Rate-induced tipping in ecosystems and climate: the role of unstable states, basin boundaries and transient dynamics
Abstract. The climate system as well as ecosystems might undergo relatively sudden qualitative changes in the dynamics when environmental parameters or external forcings vary due to anthropogenic influences. The study of these qualitative changes, called tipping phenomena, requires the development of new methodological approaches that allow modeling, analyzing, and predicting observed phenomena in nature, especially concerning the climate crisis and its consequences. Here we briefly review the mechanisms of classical tipping phenomena and investigate in more detail rate-dependent tipping phenomena which occur in non-autonomous systems characterized by multiple timescales. We focus on the mechanism of rate-induced tipping caused by basin boundary crossings. We unravel the mechanism of this transition and analyze, in particular, the role of such basin boundary crossings in non-autonomous systems when a parameter drift induces a saddle-node bifurcation in which new attractors and saddle points emerge, including their basins of attraction. Furthermore, we study the detectability of those bifurcations by monitoring single trajectories in state space and find that depending on the rate of environmental parameter drift, such saddle-node bifurcations might be masked or hidden and they can be detected only if a critical rate of environmental drift is crossed. This analysis reveals that quasi-stationary saddle points in non-autonomous multistable systems are the organizing centers of the global dynamics and need much more attention in future studies.
Status: final response (author comments only)
- RC1: 'Comment on npg-2023-7', Anonymous Referee #1, 11 Apr 2023
- RC2: 'Comment on npg-2023-7', Anonymous Referee #2, 29 Apr 2023
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The manuscript "Rate-induced tipping in ecosystems and climate: the role of unstable states, basin boundaries and transient dynamics" by Ulrike Feudel is an outstanding contribution to the field of tipping phenomena and their characterization in complex systems as the climate and ecosystems. It presents a concise but complete review on the mechanisms of classical tipping phenomena, especially focusing on rate-dependent tippings in non-autonomous multi-scale systems. The manuscript is clear and well written, the length and the references are appropriate, and the topic is timely and of wide interest. I have some minor recommendations to improve some missing concepts (for a wider audience) as outlined below.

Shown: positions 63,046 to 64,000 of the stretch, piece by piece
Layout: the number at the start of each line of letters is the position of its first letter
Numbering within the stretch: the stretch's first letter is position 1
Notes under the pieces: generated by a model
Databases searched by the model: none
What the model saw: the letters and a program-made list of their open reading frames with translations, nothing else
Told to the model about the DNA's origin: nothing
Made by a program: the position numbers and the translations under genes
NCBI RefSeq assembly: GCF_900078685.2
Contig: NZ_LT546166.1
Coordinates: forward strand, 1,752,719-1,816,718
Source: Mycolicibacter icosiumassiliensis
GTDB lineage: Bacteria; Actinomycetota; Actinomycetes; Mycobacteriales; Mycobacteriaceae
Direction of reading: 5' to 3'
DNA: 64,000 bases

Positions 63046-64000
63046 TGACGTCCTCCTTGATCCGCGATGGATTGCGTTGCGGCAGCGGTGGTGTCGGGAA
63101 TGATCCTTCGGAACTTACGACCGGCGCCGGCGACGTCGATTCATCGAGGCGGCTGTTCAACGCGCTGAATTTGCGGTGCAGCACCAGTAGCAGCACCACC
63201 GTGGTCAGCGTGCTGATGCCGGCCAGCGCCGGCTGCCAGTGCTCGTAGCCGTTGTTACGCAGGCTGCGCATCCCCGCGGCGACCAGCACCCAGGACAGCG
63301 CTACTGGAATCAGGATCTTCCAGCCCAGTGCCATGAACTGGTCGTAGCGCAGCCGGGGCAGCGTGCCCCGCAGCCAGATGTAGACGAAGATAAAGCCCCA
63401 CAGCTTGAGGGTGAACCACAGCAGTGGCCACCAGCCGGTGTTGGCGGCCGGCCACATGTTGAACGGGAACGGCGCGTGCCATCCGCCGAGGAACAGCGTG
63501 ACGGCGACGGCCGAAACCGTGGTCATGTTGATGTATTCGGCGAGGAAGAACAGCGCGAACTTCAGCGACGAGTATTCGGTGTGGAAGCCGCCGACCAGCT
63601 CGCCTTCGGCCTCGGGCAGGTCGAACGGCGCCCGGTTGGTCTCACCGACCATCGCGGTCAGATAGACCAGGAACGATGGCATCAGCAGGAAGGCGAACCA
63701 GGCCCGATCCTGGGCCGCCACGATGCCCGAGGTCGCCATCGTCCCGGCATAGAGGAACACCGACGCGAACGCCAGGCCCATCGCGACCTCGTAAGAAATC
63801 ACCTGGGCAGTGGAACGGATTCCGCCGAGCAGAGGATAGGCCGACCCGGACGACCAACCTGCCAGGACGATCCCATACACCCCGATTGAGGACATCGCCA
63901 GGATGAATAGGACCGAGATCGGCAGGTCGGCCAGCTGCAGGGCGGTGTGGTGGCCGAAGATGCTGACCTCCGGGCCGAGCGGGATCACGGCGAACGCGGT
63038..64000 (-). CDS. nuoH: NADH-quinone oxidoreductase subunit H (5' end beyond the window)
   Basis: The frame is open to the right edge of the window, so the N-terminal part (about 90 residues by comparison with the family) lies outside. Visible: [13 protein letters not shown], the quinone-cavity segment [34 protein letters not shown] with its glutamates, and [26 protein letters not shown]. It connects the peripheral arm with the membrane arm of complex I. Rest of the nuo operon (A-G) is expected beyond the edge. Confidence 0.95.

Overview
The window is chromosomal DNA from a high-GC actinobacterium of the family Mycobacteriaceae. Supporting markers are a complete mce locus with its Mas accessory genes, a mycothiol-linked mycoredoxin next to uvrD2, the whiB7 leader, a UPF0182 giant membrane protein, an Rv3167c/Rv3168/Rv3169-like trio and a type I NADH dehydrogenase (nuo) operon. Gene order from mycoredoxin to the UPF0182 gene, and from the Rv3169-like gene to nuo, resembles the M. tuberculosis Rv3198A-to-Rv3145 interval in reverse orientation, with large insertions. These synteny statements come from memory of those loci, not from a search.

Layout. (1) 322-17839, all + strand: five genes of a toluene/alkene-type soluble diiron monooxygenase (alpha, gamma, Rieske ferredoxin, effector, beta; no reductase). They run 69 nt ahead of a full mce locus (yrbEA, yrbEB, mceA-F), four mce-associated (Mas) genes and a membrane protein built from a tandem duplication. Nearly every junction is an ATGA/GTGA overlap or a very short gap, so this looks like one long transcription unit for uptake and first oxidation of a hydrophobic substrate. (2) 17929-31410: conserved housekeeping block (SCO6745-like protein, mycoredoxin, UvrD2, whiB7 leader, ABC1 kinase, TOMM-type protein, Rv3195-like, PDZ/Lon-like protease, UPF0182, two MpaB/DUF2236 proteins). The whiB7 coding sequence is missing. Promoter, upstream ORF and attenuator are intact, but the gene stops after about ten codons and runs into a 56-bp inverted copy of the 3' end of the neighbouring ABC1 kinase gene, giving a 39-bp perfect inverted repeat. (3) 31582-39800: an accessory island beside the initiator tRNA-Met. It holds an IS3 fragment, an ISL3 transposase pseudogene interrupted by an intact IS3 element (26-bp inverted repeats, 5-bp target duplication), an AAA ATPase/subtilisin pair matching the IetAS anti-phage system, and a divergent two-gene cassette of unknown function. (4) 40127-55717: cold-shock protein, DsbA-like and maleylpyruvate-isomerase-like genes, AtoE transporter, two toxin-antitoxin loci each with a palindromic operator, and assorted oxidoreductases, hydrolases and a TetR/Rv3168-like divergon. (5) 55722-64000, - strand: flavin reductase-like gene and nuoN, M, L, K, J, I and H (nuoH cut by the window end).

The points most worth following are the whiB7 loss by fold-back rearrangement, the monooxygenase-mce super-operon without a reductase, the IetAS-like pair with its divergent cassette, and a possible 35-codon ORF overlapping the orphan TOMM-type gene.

As a general comment I would suggest to stress a bit more the question of "predictability" of tippings, especially in relation with the nature of tipping phenomena, since it is a central issue in many natural system and in the description with deterministic-stochastic approaches of natural phenomena.
Furthermore, another important issue to be highlighted could be the role of processes operating at different scales in changing the topology and the geometry of fixed point and attractors, as well as, the role of symmetries and scale-invariance (turbulence is one of the possible examples). Some possible suggested (optional) references are highlighted below.
Suggested (optional) references
Alberti T. et al. Scale dependence of fractal dimension in deterministic and stochastic Lorenz-63 systems. Chaos. 2023 Feb;33(2):023144. doi: 10.1063/5.0106053.
Bastiaansen R. et al. Climate response and sensitivity: time scales and late tipping points. Proc. R. Soc. A. 479:20220483 (2023) http://doi.org/10.1098/rspa.2022.0483.
Charó G. et al. Noise-driven topological changes in chaotic dynamics. Chaos 31, 103115 (2021) https://doi.org/10.1063/5.0059461.
Dubrulle B. Multi-Fractality, Universality and Singularity in Turbulence. Fractal Fract. 2022, 6(10), 613; https://doi.org/10.3390/fractalfract6100613.
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